2016 Future Holy Grail

The Crusher Bobblehead wins "The Joshie" for 2016 Future Holy Grail. In February the Milwaukee Admirals hockey team gave this item away as a game promotion. It's the first figure representation of The Crusher. It's a cross-collectible for both wrestling and bobblehead doll collectors alike. It's also likely one of the last pieces of merchandise that we'll see featuring the beer-chugging, polka-dancing, Milwaukee native. It hasn't completely disappeared from the secondary market, either, so get one off of that famous Internet auction site while the prices are still decent. The fact that the doll is standing on a beer barrel makes it all the cooler.

2016 Thanks For The Memories Award

2016 Thanks For The Memories Nominee: Chyna. This award was not conceived as a memorial, but it has become one since 2014. A lot of people dismissed Chyna for some of her behavior after her WWF career, but she was so much more than that (no pun intended). At times it's easy to forget just how big of a star she was during her tenure. Even in her non-speaking "bodyguard" days, she just stood out. I prefer to remember that, as well as how nice she was to her fans any time that I was around her. In an era that I don't always look back so fondly upon, she is still a shining star.

Well, you may not get the Slammys this year, but there are "The Joshies." It's still not too late to pick up a great wrestling gift for the favorite fan in your life. And as for that doll that's hanging around shelves everywhere doing silly things? Not here...


Thursday, December 15, 2016

The Wrestling Classic Figure Review--Mattel WWE Michelle McCool

I never thought that I'd see the day that Michelle McCool would have an entry on this blog dedicated to her, much less a segment of "The Wrestling Classic Figure Review." I don't have anything against her, she just didn't really stick out to me. As far as merchandising, her Jakks figure was very boring. It was actually at the tail end of her wrestling career that I began to enjoy her work, and that's part of the reason why I do like Mattel's 2010 representation of her. It also filled a noticeable void in my own collection.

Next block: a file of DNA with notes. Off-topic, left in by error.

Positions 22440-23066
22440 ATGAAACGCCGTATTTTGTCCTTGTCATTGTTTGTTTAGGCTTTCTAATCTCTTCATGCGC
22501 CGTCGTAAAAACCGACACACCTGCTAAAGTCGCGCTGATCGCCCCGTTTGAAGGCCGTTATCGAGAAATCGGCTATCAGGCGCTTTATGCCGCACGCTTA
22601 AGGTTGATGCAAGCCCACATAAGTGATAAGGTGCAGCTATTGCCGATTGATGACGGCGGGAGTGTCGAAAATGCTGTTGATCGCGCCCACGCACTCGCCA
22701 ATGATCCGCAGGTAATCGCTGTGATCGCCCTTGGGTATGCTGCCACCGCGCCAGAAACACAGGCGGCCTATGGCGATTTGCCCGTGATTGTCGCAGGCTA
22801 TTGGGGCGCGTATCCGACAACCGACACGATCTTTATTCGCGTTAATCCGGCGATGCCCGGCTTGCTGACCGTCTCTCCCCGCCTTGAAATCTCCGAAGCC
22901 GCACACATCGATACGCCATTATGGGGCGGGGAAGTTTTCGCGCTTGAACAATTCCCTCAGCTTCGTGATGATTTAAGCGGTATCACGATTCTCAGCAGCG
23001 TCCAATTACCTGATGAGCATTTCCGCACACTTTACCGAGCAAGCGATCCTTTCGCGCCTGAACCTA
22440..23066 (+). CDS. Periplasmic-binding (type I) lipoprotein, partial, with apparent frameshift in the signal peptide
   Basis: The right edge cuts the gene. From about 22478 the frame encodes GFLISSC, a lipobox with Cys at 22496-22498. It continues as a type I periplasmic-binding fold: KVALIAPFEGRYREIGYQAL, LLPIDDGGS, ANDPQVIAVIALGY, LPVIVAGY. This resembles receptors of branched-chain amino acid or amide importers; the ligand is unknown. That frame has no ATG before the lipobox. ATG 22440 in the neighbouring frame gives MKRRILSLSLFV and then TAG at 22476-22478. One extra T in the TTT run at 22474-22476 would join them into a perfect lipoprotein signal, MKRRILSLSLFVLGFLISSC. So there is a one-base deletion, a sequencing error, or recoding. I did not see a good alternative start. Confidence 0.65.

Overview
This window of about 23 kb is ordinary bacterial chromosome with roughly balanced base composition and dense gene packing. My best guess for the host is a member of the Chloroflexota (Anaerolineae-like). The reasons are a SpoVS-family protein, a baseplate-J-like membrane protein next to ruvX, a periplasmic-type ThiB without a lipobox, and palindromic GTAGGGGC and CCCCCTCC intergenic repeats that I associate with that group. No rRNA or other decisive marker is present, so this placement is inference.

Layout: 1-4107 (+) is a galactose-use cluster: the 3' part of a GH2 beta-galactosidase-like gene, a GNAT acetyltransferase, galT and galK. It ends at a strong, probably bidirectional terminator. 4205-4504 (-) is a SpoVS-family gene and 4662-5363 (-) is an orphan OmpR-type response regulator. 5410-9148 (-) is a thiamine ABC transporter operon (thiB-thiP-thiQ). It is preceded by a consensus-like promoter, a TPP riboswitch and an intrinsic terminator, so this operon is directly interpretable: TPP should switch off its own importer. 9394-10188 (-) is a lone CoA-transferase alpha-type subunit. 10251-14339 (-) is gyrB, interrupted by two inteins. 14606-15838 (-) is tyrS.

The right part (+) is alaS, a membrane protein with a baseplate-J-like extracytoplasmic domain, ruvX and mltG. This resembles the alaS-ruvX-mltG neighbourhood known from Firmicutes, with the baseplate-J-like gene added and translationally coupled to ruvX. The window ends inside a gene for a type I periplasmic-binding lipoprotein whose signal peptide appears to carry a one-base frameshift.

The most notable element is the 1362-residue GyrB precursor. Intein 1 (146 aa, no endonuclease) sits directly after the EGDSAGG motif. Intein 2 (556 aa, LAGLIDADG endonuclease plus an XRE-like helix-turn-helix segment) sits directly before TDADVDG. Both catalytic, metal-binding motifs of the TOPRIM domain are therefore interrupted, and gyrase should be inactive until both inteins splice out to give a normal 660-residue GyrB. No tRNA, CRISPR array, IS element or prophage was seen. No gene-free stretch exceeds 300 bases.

The Diva who was "lovin' life" was produced by Mattel way back in Basic Series 7. The cards were still that dreadful red, and one aspect of the early Mattel WWE line, which we'll get to in a bit, was still in play. When the figure was first released, I was not completely sold on the line. I was still stuck on Jakks and resisted change. The fact that some of Mattel's early WWE work wasn't the best, not to mention that the WWE product of the time was extremely hit-or-miss, meant that I passed on a lot of the early figures. In fact, at that point I was generally only buying the stars who had never seen a figure before. My first Mattel WWE purchase? Carlito and Primo, since the latter had not previously been produced.